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Should Virus Warning Emails be Forwarded?

Whenever a significant new virus or other computer security threat emerges, it is not unusual for various warnings about the threat to begin circulating via email.

While the willingness to let others know about a potential computer security threat is commendable, forwarding a "virus warning" email may not be the best way to approach the issue. Like other email forwards, they tend to mutate as they travel from inbox to inbox. Even if the original message was accurate, ongoing modifications can mean that the information can quite quickly lose its relevance. The perceived danger can be significantly exaggerated and important details can become false or misleading. Also, such messages often continue to circulate for months or even years after the described threat has subsided.



For example, in mid 2005, a trojan was distributed via an email message that claimed Osama Bin Laden had been captured and hanged. Soon after, exaggerated and highly inaccurate warnings about the threat began circulating. Versions of this garbled "warning" message continue to circulate years later even though the "virus" described has long since ceased to be a significant danger. Another version combines the Bin Laden warning with an outright hoax about the non-existent "Olympic Torch" virus.

Even if a warning was originally valid, simply pointing friends to a write-up about the threat on a reputable anti-virus website is likely to be a better course of action than forwarding a full description via email. Unlike an email forward, an expert, web-based write-up will continue to contain accurate and up-to-date information about the security threat described. If you do feel that it is necessary to send or forward a virus warning via email, at least ensure that the information is clear, up-to-date, accurate and contains checkable references.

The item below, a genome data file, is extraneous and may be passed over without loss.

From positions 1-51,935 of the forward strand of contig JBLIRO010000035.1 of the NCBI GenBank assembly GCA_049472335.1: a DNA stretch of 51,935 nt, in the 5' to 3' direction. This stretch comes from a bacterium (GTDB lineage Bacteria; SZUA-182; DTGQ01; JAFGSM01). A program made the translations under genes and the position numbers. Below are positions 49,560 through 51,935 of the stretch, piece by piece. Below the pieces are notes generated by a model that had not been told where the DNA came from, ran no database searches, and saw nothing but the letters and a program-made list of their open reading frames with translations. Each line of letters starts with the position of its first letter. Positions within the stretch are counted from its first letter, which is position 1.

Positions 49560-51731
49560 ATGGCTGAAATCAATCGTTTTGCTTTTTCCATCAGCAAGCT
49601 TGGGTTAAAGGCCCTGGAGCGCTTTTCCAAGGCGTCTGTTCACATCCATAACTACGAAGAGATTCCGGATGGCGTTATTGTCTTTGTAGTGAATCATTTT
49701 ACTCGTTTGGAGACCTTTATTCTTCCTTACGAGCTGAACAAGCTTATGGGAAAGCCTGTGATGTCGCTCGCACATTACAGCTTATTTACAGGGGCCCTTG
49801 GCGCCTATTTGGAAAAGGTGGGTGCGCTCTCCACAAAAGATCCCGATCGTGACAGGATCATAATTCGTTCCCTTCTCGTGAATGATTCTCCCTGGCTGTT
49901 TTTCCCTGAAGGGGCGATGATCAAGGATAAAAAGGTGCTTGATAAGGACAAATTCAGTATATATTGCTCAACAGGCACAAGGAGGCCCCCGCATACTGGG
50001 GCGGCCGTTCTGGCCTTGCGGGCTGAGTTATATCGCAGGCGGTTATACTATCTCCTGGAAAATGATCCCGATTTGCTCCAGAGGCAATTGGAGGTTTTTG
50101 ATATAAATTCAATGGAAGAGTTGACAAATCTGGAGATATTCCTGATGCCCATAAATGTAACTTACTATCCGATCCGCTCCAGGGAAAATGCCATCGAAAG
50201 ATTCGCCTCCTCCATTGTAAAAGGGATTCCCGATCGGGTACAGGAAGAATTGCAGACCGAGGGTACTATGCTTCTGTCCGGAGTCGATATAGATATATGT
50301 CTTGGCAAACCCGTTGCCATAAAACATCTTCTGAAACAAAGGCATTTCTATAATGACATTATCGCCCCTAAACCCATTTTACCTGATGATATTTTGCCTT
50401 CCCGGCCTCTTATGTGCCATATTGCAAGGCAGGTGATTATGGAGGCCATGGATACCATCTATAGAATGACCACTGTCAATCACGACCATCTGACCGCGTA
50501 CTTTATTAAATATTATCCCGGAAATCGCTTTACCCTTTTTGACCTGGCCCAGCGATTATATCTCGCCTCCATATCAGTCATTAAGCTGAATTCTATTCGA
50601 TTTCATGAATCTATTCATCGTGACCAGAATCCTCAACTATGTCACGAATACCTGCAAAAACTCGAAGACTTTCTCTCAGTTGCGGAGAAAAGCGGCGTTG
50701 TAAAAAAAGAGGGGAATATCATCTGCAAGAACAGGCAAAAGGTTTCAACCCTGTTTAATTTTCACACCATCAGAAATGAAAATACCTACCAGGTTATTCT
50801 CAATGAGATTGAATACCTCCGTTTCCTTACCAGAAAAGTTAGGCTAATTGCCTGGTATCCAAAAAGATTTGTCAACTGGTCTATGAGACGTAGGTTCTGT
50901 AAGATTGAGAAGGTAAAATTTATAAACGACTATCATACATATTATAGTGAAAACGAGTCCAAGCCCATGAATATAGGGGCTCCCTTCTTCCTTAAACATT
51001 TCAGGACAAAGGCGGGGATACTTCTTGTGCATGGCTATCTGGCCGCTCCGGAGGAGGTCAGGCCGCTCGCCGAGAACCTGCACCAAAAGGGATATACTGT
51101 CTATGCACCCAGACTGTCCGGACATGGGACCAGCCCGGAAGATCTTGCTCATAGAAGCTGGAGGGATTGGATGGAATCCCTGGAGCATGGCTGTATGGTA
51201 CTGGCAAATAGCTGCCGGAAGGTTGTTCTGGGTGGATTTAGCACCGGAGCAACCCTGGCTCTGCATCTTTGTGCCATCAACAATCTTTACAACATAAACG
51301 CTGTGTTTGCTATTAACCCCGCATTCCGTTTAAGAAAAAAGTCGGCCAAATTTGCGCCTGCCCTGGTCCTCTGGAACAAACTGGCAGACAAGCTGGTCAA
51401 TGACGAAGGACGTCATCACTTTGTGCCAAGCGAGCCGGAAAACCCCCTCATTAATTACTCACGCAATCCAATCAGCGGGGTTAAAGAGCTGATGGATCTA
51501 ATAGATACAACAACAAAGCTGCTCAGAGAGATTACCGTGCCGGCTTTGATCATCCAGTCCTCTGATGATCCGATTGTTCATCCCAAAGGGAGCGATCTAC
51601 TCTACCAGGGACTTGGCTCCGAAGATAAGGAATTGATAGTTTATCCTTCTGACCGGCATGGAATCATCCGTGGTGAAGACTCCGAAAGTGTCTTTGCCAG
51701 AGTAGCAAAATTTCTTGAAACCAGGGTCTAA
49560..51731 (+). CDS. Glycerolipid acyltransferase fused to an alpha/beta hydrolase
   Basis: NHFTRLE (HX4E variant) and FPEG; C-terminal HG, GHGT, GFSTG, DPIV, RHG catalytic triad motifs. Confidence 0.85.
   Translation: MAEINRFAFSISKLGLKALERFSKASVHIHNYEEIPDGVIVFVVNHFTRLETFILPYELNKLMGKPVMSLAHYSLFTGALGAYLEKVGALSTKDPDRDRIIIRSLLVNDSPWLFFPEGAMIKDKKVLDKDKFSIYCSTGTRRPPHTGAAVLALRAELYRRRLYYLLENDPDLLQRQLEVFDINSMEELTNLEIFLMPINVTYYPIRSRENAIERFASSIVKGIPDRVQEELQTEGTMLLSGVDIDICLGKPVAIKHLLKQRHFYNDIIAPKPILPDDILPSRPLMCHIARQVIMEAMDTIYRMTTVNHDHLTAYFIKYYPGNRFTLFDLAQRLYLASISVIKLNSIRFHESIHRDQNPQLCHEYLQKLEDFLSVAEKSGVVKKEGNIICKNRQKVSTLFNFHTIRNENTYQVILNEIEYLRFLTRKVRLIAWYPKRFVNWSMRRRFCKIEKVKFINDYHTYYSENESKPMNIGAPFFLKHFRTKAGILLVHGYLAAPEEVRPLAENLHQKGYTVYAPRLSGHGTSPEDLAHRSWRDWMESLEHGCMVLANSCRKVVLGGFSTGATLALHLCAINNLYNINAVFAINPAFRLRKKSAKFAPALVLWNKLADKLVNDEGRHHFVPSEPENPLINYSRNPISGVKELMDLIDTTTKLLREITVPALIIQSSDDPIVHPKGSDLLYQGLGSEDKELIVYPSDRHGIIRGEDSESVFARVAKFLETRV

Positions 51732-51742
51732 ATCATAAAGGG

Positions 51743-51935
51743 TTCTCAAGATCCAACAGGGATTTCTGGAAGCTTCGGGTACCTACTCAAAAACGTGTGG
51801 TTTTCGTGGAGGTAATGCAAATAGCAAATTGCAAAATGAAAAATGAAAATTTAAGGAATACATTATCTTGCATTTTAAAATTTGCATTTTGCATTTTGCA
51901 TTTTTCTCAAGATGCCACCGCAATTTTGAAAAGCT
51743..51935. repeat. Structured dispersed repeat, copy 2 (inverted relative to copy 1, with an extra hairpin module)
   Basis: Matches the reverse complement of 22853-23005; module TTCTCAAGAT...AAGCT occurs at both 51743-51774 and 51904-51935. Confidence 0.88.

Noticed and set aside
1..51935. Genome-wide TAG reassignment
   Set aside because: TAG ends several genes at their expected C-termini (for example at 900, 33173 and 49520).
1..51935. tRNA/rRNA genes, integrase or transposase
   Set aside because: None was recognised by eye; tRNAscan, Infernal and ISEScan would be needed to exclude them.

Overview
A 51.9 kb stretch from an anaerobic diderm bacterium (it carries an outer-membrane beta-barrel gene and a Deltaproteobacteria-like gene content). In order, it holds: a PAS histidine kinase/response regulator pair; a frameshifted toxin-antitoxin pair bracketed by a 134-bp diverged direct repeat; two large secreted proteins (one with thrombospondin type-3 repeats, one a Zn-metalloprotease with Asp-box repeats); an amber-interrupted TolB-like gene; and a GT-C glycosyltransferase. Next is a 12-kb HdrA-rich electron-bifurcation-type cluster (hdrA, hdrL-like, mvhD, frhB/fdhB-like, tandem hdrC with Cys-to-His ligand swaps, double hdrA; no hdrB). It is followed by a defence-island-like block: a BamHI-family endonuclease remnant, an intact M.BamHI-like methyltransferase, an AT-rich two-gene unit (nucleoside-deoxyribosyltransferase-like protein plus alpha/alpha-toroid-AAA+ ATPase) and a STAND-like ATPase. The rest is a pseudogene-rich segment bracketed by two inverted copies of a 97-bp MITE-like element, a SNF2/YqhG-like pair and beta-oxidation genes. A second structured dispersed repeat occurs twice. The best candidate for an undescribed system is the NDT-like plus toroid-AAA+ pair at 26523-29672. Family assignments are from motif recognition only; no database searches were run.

An outdated or inaccurate warning is unlikely to be very helpful and may even be counterproductive. In fact, misleading or outdated email virus warnings can develop some of the characteristics of the threats they claim to describe. Like email worms, such warnings can pointlessly consume bandwidth, add to inbox clutter and waste the time of both recipients and computer help and support staff obligated to deal with enquiries. Moreover, given the number of virus warning emails that are outright hoaxes, some hoax-weary recipients may dismiss even valid descriptions as bogus.



So think twice before you forward the next virus warning message that comes your way. Ultimately, taking the time to ensure that your friends have a good overall knowledge of computer security issues is likely to be a lot more productive than blindly forwarding virus warnings. For example, teaching a computer "newbie" friend how to install reliable anti-virus software, and keep it updated, is probably going to be a lot more helpful than firing off endless virus warning messages.

Last updated: 29th October 2009
First published: 18th September 2006

Write-up by Brett M. Christensen